Today I wanted to discover a new beach, so I went with my local friend Sol on a boat for $2.50 each to Old Bank, the main settlement in Isla Bastimentos because I knew there are a lot of beaches on that island. The plan was, once we got there, to ask people how to get to the nearest beaches and which are the best. A few people told us Wizard Beach is the best one to go to, 15 minutes walk from the village, so they said. One guy showed us to the start of the path and said we’d get there easily. As I suspected, this wasn’t 100% true.
From the first step we took we felt a bit unstable in our flip-flops, as the path was made of mud and it was hilly at times. Thankfully there hasn’t been much rain for the past few days so it was mostly solid and I think we were complaining a bit more than we should have been. Within 2 minutes we were dripping with sweat, but that was probably more down to the sun than the difficulty of the walk. First the path was passing by houses:
After about 10 minutes we came to a hut selling drinks so I bought a jelly coconut to drink from for $1.50 which is really expensive for here but the man said it’s because it’s hard to carry them up the hill. I think what he meant to say was “only tourists who are walking to Wizard Beach buy drinks from me so that’s why I can charge ridiculous prices”, but whatever. My body was happy to be receiving some cold liquid. You can see the man with the machete cutting my coconut:
From the hut, the surroundings changed to complete jungle:
We only passed 2 people the whole time we were walking there and we could hear really loud monkeys at one point but unfortunately couldn’t see them. I was secretly a bit worried that a snake might jump out at me, but it didn’t happen. From the hut it was about another 25 minutes, mostly uphill. The last part thankfully had some stairs, otherwise we definitely wouldn’t have been able to do it in flip-flops. This is Sol on the stairs:
We were really relieved when we arrived at the beach, because we’d began to question if it really existed when we were walking though the completely deserted forest. In total it was about 35 minutes, so in typical Panama style, the Basti boys’ (males from Bastimentos are called Basti boys) 15 minutes was a lot shorter than a European 15 minutes.
The beach is one of the few remaining “natural” (free of restaurants etc) beaches in Bocas Del Toro:
The sand was so nice to walk on, like those cushions people buy in a U-shape to sleep on aeroplanes with. Another good thing about the sand was that I got NO splinters! I get at least one splinter in my foot from all the other beaches here. As you can see in the picture the water was bright and clean (another thing you don’t find at all the other beaches), but the problem was the waves. We did go in the water but they were quite annoying so we got out after about 10 minutes and read our books.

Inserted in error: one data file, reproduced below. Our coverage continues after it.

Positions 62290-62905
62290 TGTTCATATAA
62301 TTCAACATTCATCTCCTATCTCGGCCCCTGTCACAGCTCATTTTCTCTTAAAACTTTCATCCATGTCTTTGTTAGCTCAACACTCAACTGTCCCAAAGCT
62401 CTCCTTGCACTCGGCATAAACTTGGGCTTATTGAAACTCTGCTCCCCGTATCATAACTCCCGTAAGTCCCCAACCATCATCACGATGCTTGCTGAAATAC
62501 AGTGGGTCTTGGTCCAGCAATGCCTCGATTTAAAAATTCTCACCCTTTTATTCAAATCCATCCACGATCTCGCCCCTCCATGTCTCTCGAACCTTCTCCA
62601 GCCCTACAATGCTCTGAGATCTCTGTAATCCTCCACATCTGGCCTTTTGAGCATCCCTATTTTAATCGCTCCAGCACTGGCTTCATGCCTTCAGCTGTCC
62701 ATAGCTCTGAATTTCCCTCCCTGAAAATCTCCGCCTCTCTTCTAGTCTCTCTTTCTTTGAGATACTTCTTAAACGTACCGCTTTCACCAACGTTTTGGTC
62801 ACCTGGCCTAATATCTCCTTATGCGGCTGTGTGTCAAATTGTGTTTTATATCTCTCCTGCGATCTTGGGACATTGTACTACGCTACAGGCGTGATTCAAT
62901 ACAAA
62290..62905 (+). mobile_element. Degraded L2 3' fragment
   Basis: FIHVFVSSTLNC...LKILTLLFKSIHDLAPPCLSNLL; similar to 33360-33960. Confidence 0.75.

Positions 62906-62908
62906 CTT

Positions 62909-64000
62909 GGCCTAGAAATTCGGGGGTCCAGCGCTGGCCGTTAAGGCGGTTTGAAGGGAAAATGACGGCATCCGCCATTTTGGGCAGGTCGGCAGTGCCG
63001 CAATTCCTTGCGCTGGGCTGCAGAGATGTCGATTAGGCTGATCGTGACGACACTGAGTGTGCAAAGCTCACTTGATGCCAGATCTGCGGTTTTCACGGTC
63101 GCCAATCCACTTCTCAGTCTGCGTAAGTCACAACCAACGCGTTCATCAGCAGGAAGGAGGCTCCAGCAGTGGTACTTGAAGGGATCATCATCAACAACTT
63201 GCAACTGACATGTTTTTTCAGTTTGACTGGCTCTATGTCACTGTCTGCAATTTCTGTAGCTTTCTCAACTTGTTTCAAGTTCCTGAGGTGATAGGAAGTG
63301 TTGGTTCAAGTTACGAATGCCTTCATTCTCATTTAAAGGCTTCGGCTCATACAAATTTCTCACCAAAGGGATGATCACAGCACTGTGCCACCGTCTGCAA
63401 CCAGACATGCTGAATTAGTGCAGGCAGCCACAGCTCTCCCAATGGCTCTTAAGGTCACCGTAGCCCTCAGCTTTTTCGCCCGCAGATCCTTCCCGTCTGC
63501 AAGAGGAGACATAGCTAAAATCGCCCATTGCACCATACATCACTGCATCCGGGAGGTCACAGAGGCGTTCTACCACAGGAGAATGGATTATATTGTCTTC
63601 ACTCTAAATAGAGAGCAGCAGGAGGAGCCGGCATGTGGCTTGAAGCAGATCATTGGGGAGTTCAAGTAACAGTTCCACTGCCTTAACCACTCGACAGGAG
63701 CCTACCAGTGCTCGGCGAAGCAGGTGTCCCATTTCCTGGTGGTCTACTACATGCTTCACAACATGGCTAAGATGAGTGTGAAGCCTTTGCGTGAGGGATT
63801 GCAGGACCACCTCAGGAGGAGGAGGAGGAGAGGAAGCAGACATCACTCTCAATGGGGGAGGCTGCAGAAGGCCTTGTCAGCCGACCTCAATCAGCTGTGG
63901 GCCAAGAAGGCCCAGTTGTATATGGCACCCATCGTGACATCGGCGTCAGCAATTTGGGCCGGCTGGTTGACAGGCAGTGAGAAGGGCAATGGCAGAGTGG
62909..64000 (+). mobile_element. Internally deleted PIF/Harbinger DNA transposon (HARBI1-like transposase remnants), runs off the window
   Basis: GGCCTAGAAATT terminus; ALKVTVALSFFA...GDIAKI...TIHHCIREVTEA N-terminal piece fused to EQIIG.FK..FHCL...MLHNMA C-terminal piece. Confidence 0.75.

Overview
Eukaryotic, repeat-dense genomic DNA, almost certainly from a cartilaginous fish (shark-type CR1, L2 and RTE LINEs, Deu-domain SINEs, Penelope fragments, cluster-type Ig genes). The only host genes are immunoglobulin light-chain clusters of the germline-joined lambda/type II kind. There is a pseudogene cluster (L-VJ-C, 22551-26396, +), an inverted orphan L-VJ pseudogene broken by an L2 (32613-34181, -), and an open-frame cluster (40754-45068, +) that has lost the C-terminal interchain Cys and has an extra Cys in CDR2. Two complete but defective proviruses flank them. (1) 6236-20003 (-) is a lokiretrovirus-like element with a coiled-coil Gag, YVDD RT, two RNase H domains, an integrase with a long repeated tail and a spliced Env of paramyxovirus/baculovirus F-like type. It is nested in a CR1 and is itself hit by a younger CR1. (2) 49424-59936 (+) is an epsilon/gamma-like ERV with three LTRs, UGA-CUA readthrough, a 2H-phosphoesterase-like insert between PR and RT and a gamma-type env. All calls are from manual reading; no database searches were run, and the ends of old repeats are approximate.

There were 2 policemen chilling on the beach the whole time we were there, and I think it’s because there have been some reported robberies with machetes on the path to the beach and on the beach. Apparently the main culprits are in prison now (I have no idea if that’s true or not) and the police are paying more attention to it now. I think you’ll normally be fine but maybe don’t bring an expensive irreplaceable camera just in case. (To be honest I’m sure you all have travel insurance anyway).
We left at 5pm in order to get back before it got dark because we would definitely trip over at least 10 times if we attempted to walk back through the jungle with nothing but our phone lights.
Back in Old Bank, I went to my friend’s house because she re-twists the roots of my dreadlocks every month, so by the time we wanted to leave the village it was about 7.30 so there weren’t boats going to Bocas regularly. The only advice we were given was to stand on the dock and wave our phone lights in the air in the hope that a boat would notice us. Our arms were beginning to ache but thankfully someone came for us in about 20 minutes. We payed $3 each to go back.